April 12, 2014 | by

Ducati916SPS_1998_ScuderiaAssindia

The Ducati 916, designed by Tamburini. Photo: ScuderiaAssindia, via Wikimedia Commons

Massimo Tamburini died last Sunday, at seventy. Tamburini was an Italian motorcycle designer; his work for Ducati, Cagiva, and MV Agusta set the standard for art and style. The journalist Kevin Ash said that Tamburini’s design for the Ducati 916, which debuted in 1994, “moved it forward, personalized, and Ducati-fied it, in particular the blend of sharp edges and sweeping curves, which, like most innovation, broke existing rules.” And this week’s obituary in the Times found many enthusiasts who were unstinting in their praise:

For decades Mr. Tamburini reigned as “the Michelangelo of motorcycling,” as The Sunday Express, the British newspaper, called him in 2010, and his work exerted a pervasive influence on the look of motorcycles in the late 20th century.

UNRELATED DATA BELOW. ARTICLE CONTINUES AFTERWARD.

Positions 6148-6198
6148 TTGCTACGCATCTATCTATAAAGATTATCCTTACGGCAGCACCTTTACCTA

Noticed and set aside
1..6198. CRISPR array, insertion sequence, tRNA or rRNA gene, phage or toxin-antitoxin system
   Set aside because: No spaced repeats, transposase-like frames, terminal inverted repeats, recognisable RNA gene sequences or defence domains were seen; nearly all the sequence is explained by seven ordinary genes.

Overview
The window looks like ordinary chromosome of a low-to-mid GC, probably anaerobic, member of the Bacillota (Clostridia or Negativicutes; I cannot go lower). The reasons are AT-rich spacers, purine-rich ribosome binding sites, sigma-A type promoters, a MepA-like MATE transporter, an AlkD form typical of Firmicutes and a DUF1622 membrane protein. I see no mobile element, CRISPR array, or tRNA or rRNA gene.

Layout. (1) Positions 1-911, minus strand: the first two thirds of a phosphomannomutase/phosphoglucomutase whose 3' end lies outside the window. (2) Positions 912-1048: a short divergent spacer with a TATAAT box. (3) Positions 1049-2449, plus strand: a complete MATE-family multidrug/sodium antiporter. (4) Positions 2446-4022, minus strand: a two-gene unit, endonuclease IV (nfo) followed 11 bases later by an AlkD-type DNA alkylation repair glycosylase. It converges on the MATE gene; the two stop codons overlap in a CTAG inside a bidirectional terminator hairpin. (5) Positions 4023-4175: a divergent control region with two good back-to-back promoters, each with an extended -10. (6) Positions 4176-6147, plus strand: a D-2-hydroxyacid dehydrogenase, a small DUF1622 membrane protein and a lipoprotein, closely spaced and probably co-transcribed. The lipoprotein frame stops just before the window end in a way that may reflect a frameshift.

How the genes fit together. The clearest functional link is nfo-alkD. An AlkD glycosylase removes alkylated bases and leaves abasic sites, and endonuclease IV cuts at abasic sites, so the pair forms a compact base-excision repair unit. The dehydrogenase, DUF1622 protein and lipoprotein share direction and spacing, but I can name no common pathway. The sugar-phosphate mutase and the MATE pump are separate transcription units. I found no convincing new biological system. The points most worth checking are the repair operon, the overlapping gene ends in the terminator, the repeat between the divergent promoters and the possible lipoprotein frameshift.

“He always gave great élan to the shapes,” Bruno dePrato, the European editor of Cycle World magazine, said in a telephone interview on Wednesday. “This élan is not aggressiveness, with very edgy shapes and other excesses in styling. His bikes were just shaped by the wind.”

As it happens, Frederick Seidel, whose readers know him as a Ducati aficionado, had paid homage to Tamburini and the Ducati 916 in his poem “Milan,” from the 1998 collection Going Fast. (Curiously enough, Jonathan Galassi also read the final lines of “Milan” in his salute to Seidel at our Spring Revel on Tuesday; read on and you’ll see why.) In memory of Tamburini and his legendary designs, we’ve reprinted the poem here. Read More »